Finally, we are in no doubt that taxpayer is right with respect to the third point, that in order for a taxpayer to claim a deduction for a loss from theft, he must show that he has made an effort to and cannot obtain restitution. The statute makes no such requirement, and when the nature of the matter dealt with, thieving and thievery, is considered, it seems clear, we think, that only if there were a specific provision imposing this requirement, would a court be authorized to hold that it exists. Cf. Earle v. Commissioner, 2 Cir., 72 F.2d 366.
The judgment was right. It is affirmed.
* * * * * "(e) Losses by individuals. In the case of an individual, losses sustained during the taxable year and not compensated for by insurance or otherwise —
"(3) of property not connected with the trade or business, if the loss arises from fires, storms, shipwrecks, or other casualty, or from theft. No loss shall be allowed as a deduction under this paragraph if at the time of the filing of the return such loss has been claimed as a deduction for estate tax purposes in the estate tax return."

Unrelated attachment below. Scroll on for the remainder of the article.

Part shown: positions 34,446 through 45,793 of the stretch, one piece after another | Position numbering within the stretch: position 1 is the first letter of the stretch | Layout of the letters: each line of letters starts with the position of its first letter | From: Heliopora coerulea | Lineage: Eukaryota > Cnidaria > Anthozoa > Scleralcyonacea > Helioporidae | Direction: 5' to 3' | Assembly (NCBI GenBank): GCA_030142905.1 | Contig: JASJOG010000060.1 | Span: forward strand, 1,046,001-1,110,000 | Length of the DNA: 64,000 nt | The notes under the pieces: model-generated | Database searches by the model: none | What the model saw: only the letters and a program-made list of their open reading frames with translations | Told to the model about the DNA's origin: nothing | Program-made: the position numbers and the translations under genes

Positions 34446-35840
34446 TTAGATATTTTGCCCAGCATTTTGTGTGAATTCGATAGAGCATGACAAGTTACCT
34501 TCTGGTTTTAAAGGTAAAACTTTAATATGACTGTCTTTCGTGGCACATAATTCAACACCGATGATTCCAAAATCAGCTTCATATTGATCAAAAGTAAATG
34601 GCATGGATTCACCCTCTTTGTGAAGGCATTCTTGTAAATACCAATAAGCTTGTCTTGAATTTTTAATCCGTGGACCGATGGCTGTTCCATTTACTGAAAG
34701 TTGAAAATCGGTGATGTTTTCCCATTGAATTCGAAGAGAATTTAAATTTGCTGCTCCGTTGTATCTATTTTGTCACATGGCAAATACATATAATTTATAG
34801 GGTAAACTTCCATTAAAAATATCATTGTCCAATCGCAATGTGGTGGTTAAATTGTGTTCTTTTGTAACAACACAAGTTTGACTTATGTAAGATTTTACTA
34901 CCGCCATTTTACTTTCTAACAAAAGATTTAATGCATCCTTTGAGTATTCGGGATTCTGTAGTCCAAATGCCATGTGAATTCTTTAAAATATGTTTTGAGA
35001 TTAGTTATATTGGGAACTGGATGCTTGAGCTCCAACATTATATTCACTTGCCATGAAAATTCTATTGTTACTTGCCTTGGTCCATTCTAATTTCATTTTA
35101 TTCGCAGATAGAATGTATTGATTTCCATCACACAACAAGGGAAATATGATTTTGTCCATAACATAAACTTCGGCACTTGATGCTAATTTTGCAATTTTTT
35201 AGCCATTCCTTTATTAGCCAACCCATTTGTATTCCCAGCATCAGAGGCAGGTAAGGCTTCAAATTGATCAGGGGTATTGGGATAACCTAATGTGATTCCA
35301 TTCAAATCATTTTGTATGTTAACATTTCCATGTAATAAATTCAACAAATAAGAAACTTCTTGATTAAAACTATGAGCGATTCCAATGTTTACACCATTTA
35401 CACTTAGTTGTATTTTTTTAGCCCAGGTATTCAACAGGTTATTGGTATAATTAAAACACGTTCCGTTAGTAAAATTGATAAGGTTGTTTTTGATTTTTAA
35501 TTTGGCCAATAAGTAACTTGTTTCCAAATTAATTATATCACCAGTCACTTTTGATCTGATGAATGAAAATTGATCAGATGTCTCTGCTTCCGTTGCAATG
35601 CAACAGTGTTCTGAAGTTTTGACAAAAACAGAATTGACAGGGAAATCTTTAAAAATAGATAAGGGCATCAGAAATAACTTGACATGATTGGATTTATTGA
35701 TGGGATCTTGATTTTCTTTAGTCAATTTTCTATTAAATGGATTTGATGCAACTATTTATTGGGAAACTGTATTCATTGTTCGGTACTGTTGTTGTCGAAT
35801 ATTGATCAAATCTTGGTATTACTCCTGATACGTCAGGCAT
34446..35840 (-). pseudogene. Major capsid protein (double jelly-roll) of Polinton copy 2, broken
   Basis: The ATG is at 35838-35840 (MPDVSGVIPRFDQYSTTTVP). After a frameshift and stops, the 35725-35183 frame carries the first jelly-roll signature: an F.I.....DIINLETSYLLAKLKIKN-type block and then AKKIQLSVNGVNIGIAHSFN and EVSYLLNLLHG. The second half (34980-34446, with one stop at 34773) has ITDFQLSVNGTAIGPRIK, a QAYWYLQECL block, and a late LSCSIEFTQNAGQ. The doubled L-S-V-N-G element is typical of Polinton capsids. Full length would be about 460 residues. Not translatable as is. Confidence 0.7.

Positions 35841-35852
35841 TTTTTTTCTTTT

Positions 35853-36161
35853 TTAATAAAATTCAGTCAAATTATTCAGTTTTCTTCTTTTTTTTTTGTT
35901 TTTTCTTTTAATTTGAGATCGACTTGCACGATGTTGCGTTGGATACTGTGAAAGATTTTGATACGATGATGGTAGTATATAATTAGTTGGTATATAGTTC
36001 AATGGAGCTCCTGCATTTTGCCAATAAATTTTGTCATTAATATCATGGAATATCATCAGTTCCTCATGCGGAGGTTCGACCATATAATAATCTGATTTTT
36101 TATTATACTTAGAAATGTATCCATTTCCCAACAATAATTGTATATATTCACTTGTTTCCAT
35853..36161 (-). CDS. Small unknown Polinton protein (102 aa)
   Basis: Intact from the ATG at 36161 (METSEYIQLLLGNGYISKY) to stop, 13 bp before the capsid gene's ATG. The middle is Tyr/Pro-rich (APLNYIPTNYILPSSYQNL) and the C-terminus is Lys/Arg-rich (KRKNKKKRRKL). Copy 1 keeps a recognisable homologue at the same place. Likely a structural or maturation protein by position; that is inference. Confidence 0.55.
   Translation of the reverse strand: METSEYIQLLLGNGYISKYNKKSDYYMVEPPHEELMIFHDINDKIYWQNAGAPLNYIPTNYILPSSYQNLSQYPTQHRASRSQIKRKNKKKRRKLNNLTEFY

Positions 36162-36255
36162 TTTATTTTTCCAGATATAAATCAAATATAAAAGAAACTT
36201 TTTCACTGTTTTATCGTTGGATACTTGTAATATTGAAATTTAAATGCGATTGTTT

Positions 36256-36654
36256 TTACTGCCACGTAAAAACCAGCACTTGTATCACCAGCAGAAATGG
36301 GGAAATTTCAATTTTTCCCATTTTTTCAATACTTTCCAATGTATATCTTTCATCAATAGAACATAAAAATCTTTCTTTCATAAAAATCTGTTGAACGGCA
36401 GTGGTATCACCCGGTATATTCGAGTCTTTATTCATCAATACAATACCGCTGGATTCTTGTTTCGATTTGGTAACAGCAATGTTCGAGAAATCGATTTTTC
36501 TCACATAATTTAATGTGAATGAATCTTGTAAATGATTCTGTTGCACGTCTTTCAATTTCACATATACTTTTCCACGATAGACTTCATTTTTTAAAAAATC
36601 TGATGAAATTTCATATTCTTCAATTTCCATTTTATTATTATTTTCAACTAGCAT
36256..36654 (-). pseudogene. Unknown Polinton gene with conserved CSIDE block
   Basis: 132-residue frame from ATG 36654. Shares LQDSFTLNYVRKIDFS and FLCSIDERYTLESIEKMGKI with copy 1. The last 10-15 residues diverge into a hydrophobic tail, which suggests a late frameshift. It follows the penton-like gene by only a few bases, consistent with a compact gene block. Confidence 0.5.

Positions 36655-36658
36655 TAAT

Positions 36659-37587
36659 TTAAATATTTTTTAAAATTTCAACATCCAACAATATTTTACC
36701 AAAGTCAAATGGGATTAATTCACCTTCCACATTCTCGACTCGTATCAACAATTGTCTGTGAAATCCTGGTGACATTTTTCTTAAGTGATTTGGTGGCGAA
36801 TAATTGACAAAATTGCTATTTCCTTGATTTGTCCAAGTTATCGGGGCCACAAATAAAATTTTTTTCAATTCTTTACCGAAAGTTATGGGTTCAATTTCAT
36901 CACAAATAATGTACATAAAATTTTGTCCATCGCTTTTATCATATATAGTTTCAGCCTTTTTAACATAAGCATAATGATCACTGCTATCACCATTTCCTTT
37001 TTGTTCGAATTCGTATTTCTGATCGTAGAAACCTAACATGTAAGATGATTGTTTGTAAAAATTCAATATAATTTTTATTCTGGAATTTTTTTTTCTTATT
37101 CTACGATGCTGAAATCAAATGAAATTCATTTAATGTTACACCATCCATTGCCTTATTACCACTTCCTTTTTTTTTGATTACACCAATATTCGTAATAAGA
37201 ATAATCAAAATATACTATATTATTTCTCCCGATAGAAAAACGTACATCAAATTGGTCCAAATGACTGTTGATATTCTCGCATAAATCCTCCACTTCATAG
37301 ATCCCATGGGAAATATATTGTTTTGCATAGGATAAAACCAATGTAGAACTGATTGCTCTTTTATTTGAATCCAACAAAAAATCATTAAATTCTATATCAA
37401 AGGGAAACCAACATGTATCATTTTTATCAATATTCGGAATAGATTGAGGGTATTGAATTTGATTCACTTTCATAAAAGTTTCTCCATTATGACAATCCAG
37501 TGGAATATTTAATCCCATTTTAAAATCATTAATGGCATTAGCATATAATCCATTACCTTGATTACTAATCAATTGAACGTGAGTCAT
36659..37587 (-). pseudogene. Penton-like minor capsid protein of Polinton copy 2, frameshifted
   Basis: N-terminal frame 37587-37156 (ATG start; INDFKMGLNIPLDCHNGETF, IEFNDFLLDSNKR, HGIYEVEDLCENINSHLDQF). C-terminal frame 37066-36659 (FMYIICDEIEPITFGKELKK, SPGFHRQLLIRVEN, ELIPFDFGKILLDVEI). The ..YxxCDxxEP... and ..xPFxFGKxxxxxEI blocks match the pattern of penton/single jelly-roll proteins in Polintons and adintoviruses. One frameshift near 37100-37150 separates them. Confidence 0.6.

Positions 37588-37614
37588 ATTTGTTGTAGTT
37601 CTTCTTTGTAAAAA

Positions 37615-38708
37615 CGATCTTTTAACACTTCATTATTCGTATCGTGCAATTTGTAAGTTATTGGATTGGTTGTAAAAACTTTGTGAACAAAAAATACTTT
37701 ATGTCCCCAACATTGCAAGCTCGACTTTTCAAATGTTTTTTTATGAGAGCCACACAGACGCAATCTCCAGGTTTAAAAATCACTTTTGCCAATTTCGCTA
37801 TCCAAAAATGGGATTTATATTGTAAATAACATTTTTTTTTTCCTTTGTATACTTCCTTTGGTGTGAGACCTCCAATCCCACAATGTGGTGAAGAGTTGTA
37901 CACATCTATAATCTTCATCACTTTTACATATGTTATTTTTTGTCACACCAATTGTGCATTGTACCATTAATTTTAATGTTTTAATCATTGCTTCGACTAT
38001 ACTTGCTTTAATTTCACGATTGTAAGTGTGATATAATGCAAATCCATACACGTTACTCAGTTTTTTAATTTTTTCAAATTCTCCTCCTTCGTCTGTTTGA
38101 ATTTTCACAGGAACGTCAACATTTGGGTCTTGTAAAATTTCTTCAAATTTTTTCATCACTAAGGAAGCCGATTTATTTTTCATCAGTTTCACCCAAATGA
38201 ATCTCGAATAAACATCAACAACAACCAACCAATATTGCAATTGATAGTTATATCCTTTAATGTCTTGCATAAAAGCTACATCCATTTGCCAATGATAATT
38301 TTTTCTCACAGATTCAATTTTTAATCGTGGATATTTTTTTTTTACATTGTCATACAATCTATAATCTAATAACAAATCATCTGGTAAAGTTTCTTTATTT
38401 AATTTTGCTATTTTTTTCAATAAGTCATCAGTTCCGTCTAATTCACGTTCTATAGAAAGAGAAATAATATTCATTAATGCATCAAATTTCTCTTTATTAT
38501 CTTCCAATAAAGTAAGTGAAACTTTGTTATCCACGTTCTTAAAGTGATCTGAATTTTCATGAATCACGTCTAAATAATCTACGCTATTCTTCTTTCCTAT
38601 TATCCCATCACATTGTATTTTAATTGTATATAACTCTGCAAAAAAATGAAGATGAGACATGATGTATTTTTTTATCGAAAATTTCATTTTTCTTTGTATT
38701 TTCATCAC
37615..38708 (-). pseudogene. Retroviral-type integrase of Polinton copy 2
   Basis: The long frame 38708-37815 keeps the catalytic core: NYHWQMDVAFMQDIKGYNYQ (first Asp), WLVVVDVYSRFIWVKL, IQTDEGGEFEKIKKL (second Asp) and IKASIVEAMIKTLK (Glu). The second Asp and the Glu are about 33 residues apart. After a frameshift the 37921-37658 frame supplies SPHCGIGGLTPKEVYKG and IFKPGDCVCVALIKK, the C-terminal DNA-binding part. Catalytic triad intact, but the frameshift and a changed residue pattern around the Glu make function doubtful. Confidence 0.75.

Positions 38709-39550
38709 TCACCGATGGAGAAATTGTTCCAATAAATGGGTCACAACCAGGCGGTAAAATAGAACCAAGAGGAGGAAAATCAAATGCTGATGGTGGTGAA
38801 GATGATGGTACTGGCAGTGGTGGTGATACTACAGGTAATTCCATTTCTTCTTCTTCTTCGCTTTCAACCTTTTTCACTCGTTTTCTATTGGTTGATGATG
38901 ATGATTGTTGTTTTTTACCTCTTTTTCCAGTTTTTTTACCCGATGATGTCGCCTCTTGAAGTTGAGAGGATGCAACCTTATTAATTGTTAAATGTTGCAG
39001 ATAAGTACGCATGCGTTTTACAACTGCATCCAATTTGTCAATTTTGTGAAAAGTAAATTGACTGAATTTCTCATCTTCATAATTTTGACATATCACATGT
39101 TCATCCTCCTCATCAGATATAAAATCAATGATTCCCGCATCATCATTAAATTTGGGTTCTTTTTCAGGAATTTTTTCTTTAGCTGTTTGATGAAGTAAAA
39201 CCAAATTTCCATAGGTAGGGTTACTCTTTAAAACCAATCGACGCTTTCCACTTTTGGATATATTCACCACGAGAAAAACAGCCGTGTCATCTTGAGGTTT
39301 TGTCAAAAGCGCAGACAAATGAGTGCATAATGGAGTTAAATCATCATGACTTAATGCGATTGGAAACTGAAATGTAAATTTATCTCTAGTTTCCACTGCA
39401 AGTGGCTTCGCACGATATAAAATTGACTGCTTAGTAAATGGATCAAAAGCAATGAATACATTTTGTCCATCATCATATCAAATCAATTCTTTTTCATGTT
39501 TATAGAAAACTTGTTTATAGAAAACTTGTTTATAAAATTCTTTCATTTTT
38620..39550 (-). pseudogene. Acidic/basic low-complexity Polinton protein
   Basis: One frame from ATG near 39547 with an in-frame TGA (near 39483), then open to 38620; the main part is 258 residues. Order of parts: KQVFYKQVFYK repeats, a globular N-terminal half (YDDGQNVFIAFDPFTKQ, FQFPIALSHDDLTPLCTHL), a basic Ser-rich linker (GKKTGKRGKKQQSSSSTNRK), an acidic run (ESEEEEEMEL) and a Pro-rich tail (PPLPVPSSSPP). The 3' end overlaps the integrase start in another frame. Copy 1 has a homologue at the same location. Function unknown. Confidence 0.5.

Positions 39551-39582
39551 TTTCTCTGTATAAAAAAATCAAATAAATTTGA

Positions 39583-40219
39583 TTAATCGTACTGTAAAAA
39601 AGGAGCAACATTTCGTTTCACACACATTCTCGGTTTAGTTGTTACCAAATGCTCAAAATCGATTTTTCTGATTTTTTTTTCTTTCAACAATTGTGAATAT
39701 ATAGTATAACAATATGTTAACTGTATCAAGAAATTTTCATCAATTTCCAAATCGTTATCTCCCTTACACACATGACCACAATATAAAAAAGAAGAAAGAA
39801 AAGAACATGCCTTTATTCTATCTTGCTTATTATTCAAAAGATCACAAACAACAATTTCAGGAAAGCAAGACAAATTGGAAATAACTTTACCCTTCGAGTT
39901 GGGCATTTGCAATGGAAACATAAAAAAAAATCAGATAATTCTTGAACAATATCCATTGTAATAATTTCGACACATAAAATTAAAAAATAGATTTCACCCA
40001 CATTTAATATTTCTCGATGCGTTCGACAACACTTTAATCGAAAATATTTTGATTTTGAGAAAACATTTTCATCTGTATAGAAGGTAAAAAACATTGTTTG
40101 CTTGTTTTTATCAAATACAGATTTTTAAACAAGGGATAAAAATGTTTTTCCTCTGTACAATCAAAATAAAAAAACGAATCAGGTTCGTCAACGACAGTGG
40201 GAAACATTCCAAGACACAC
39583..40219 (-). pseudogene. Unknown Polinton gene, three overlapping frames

* * * * *
26 U.S.C. 1952 ed. Sec. 23.
* * * * *
In permitting the deduction of losses from "theft", I.R.C. 1939, Sec. 23(e)(3), I.R.C. 1954, Sec. 165(c)(3) and (e), I do not think that Congress intended to make the inquiry so broad as to include all forms of dishonesty, cheating, and swindling. See 41 Words and Phrases, Theft, p. 480 et seq.
The taxpayer turned over the money to Goldberg for the purpose and with the intent that it should be used to defraud other persons who might bet their money upon horses in ignorance of the fact that the races had been fixed. Now when he finds that, instead of defrauding others, he himself is the party defrauded, he is in no position to call on the Government to bear a part of his loss. Stone v. White, 301 U.S. 532, 534, 57 S.Ct. 851, 81 L.Ed. 1265; Commissioner v. Heininger, 320 U.S. 467, 474, 64 S.Ct. 249, 88 L.Ed. 171.
Finally and certainly, under the statute, to authorize deduction, the taxpayer must establish not only the theft but the loss therefrom. Alison v. United States, 344 U.S. 167, 170, 73 S.Ct. 191, 97 L.Ed. 186.
I, therefore, respectfully dissent.